It was growing dusk when he returned to the igloos. As he descended the hill a flake of snow struck his face and it was followed by others. A breath of wind like a blast from a bellows swirled the flakes abroad. The elements were awakening.
In the igloos Akonuk and Matuk were brewing tea for supper and the three ate in silence.
Bob asked once,
“What’s to be done with Chealuk?”
“Nothing,” they answered laconically.
This relieved the anxiety he felt for her, and he crawled into his sleeping bag and went to sleep, thinking that after all the judgment of the Angakok was a mere form, not to be executed literally.
After some hours Bob awoke. The wind was blowing a gale outside. He could hear it quite distinctly. From what direction it came he could not tell, and after lying awake for a long while he decided to arise and see.
When he removed the block of snow from the igloo entrance and crawled outside he was all but smothered by the swirling snow of a terrific, raging blizzard. He turned his back to the blast, and realized that it came from the north-east. The cold was piercing and awful. The elements which had been held in subjection for so long were unleashed and were venting themselves with all the untamed fury of the North upon the world.
As he turned to reenter the igloo an apparition brushed past him rushing off into the night.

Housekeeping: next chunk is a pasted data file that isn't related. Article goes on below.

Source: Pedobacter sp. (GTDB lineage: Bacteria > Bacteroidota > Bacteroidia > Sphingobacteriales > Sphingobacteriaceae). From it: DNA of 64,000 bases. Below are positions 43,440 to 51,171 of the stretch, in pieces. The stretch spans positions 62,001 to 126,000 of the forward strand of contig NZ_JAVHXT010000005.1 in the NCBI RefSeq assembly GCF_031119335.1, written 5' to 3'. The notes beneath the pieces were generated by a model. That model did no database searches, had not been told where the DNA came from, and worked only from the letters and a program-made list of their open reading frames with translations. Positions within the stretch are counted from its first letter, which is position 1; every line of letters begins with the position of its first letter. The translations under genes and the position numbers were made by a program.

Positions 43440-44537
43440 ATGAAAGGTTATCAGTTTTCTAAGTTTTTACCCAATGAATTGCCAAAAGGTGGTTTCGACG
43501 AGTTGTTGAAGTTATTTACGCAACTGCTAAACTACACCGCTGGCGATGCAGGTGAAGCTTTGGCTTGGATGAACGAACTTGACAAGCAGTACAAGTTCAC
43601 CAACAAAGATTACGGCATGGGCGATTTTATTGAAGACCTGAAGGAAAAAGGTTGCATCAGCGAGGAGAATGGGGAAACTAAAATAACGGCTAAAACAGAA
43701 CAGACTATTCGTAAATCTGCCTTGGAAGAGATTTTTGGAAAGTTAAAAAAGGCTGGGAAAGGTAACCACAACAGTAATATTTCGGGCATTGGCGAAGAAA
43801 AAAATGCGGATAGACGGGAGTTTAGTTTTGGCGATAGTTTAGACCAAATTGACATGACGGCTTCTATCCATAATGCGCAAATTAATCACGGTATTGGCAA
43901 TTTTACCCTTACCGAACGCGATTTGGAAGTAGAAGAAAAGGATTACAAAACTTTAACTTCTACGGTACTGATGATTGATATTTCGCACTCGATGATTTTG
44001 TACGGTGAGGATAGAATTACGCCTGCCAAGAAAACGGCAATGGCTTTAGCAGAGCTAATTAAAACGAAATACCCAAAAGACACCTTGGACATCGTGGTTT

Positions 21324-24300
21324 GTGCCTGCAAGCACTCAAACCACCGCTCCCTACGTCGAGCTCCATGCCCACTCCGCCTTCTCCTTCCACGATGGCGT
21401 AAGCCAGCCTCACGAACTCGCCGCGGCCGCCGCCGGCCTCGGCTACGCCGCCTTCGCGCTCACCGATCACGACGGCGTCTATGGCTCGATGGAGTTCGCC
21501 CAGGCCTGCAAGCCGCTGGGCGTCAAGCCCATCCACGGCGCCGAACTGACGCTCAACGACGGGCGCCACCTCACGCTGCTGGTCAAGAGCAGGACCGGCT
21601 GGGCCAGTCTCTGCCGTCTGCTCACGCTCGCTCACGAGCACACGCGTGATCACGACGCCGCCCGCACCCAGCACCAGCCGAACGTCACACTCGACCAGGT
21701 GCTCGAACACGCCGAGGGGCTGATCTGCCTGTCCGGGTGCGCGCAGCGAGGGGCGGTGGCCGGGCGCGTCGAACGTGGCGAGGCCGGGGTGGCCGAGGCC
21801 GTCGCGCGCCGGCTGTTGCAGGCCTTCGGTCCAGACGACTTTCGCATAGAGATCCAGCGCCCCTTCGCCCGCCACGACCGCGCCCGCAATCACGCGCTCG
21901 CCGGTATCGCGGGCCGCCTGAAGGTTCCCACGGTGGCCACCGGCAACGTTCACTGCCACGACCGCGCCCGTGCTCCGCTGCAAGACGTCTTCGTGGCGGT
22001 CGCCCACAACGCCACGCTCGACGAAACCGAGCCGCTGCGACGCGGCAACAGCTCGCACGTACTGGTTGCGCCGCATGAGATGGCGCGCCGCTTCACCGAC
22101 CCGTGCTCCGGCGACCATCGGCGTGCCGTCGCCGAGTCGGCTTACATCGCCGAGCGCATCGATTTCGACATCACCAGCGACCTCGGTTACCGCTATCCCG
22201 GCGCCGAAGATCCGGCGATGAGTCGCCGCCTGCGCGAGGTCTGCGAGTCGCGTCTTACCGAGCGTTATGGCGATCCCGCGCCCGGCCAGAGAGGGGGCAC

“Who is it?” he shouted.
But the wind brought back no answer and overcome with a feeling of trepidation and a sense of impending tragedy, half believing that he had seen a ghost, he crawled back to his cover and warm sleeping bag to wonder.
There was no cessation in the storm or change in the conditions the next day. In the morning while they were drinking their hot tea Bob told Akonuk and Matuk of the apparition he had seen in the night.
“That,” they said in awe, “was the spirit of Torngak,” and Bob was duly impressed.
Upon a visit later to the other igloos he missed Chealuk. She had always sat in one corner plying her needle, and had always had a word for him when he came in to pay a visit. Her absence was therefore noticeable and Bob asked one of the Eskimos where she was.
“Gone,” said the Eskimo.
And this was all he could learn from them. Poor old Chealuk had been sent away, and it must have been she, then, that he had seen in the darkness.
That night Bob was aroused again, and he immediately realized that something of moment had occurred. Akonuk and Matuk were awake and talking excitedly, and through the shrieking of the gale outside came a distinct and unusual sound. It was like the roar of distant thunder, but still it was not thunder. He sat up sharply to learn the meaning of it all.
ADRIFT ON THE ICE
The unusual sound that Bob heard was the pounding of ice driven by the mighty force of wind and tide against the island rocks. This the Eskimos verified with many exclamations of delight. The hoped for had happened and release from their imprisonment was at hand. Bob thanked God for remembering them.